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Data Mesh: The Evolution of Data Products and Their Significance in Modern Data Architecture

June 12, 2024

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As the amount and complexity of data keeps growing, organizations are changing how they handle it. Saving data in only one place doesn’t work well anymore. That’s why new ideas like data mesh are becoming popular. This system focuses on spreading out control of data to the different parts of a company that use it.

 

The Changing Data Management Landscape

While data warehouses are good for storing lots of structured data, they can be tricky to use without specialized skills. This can cause data to be kept in separate places, making it hard for businesses to adapt quickly. With the rise of big data and the increasing need for quick insights, things had to change.

Data lakes were created to address this issue. They can handle all sorts of data, unstructured or not, and are more flexible. However, data lakes can still be messy and difficult to use.

A new way to organize data that keeps it flexible like a data lake but also makes it easier to manage is through a data mesh.¹ The concept was first introduced by Zhamak Dehghani in 2018 while she was working as a principal consultant at Thoughtworks. It is based on four core principles:

  • Domain Ownership
  • Data as a Product
  • Self-serve Data Platform
  • Federated Computational Governance

Out of these four, data product is the most fundamental.

 

What are Data Products?

Data products are like the smallest unit of a data mesh architecture. They’re self-contained, self-describing, and business-centric tools that handle data from a particular domain and supply datasets for analysis through output ports. They benefit users in several ways:

 

Enabling Democratization

Democratization involves making data easy for everyone who needs it to access and understand. Data products have simple interfaces and features that let people look at and understand data on their own without needing help from data experts or IT. This can help the company make decisions faster and use data better.

 

Improving Data Quality

Data products improve data quality by offering tools to check, clean, and standardize data. By doing this automatically, they make sure data is accurate, consistent, and up to date, cutting mistakes and lifting data quality.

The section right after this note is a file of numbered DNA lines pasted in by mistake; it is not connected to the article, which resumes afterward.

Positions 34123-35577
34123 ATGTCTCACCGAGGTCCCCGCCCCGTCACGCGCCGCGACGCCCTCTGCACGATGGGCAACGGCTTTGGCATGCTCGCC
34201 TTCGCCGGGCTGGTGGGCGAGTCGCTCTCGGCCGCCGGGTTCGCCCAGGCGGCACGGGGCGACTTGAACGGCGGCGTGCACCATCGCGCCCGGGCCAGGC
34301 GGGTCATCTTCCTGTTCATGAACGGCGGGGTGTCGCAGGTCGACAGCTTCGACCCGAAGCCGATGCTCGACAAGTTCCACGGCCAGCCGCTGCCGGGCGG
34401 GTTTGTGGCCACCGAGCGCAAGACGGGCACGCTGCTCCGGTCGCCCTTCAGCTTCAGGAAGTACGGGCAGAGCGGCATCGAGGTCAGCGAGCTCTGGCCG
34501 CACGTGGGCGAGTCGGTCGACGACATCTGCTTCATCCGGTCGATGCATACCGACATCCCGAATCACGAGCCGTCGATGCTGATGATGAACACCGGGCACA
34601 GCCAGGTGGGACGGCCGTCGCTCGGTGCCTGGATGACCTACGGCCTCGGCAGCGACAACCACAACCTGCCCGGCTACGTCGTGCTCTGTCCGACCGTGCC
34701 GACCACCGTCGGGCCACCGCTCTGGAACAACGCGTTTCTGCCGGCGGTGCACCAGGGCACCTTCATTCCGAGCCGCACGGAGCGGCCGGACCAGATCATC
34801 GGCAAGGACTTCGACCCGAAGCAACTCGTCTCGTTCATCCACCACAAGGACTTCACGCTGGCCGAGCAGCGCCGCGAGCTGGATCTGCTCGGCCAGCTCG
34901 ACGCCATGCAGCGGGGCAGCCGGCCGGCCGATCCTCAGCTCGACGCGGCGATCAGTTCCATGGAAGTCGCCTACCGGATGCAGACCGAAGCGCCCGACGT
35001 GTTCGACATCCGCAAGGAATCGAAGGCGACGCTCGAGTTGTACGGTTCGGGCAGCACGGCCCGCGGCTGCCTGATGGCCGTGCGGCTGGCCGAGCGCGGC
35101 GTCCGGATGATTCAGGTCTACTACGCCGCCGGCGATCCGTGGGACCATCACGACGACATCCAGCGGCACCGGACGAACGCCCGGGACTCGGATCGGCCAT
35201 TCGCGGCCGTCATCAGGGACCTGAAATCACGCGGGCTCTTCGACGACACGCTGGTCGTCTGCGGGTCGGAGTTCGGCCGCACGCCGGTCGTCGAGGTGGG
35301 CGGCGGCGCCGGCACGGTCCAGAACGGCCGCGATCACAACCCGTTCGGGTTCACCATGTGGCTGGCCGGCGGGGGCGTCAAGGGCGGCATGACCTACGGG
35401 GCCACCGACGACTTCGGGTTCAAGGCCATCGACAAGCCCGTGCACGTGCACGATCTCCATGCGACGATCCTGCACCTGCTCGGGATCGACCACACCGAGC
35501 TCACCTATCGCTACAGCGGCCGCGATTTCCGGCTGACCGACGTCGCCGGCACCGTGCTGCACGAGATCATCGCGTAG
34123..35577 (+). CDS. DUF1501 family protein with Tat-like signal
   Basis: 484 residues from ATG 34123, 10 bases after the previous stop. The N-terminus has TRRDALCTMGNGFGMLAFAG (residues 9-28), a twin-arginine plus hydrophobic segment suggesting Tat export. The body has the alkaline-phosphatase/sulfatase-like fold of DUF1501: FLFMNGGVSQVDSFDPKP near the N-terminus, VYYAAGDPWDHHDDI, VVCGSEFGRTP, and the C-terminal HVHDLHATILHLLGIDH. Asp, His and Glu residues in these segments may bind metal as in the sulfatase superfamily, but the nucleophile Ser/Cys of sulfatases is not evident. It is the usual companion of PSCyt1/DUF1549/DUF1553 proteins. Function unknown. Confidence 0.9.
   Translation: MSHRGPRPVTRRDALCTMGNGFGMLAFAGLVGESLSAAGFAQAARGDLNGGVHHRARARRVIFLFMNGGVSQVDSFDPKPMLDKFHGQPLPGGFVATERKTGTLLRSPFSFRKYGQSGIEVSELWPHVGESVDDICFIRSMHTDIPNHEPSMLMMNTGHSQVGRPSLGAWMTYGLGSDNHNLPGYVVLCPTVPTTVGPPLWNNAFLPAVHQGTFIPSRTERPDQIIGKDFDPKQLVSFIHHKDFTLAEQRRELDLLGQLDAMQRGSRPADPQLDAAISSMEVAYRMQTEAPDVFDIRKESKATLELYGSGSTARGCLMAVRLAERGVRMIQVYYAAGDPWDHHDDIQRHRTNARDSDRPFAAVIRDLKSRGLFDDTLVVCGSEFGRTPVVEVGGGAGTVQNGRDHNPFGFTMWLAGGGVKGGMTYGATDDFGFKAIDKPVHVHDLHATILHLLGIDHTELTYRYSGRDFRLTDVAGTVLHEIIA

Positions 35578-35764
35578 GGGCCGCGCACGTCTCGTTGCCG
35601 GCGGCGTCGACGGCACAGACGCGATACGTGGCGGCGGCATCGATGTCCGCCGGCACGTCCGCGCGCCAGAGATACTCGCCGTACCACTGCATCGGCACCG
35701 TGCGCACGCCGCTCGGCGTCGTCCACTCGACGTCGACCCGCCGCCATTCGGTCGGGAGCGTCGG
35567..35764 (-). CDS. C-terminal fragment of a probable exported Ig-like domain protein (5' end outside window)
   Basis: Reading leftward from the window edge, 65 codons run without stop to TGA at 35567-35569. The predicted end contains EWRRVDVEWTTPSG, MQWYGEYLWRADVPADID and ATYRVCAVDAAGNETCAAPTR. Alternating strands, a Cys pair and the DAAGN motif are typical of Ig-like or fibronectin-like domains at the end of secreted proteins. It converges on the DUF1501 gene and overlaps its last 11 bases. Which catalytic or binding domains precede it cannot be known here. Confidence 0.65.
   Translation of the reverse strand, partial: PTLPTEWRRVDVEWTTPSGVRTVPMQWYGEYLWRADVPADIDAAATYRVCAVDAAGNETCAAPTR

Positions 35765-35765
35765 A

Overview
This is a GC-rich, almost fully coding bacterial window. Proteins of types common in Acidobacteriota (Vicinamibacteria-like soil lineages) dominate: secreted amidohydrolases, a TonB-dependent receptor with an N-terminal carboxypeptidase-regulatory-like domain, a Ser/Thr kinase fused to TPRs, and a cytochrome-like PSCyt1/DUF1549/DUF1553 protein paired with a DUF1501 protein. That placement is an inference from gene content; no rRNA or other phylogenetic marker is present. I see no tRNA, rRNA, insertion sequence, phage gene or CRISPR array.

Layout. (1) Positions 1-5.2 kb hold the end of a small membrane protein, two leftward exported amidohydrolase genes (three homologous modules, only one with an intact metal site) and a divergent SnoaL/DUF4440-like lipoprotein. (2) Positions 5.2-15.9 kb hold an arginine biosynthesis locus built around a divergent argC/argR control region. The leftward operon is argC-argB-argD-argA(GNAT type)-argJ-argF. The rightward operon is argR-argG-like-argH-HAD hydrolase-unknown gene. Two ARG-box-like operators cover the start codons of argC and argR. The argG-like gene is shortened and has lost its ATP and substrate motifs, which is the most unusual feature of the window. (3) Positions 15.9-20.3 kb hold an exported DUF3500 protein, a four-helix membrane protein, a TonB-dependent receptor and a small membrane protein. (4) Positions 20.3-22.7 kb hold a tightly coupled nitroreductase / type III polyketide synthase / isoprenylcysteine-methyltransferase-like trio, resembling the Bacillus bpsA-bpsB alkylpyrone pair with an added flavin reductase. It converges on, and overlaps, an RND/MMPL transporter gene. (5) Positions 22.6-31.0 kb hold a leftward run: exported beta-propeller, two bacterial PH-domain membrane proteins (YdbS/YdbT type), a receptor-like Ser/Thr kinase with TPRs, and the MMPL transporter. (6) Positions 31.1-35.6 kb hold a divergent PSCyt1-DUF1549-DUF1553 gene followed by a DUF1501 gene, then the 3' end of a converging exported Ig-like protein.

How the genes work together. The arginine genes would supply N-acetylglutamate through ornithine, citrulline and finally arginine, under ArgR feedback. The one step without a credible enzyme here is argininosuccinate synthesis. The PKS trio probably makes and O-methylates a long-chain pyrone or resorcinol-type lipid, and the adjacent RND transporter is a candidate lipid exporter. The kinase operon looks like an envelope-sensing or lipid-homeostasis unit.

Increasing Data Agility

Data products can boost data agility by giving instant access to data and letting users adapt fast to new business demands. With flexible and scalable data systems, organizations can swiftly adjust to seize new chances or tackle challenges.

 

The Make-up of Data Products

At its core, data products consist of three major components.

  • Metadata: This is data that describes other data, giving it context and meaning. Metadata-as-code uses code-based tools to manage metadata, making sure everyone understands the data’s meaning and keeping it up-to-date automatically.
  • Code: In data systems, code refers to software or scripts that process, analyze, or change data. Tools like infrastructure-as-code and metadata-as-code help manage data systems consistently and reliably, so decisions can be made faster.
  • Infrastructure: This includes the hardware and software that store, process, and move data. Infrastructure-as-code manages infrastructure using code, ensuring consistency and reliability across the organization.

 

Examples of Data Products

Depending on what’s needed, data products can take different forms.

 

Data Analytics

These are software solutions like Google Analytics or Power BI that help businesses collect, process, analyze, and visualize large amounts of data. They enable users to gain insights, clean and transform data, and perform advanced analytics techniques.

 

Recommendation Systems

These automated customer support systems use user data analysis to provide tailored recommendations and assist users in finding relevant goods, services, or content. They are widely used in a lot of different industries, like social networking services, e-commerce, entertainment, and content platforms. Google Maps, Airbnb, and Spotify are a few well-known examples.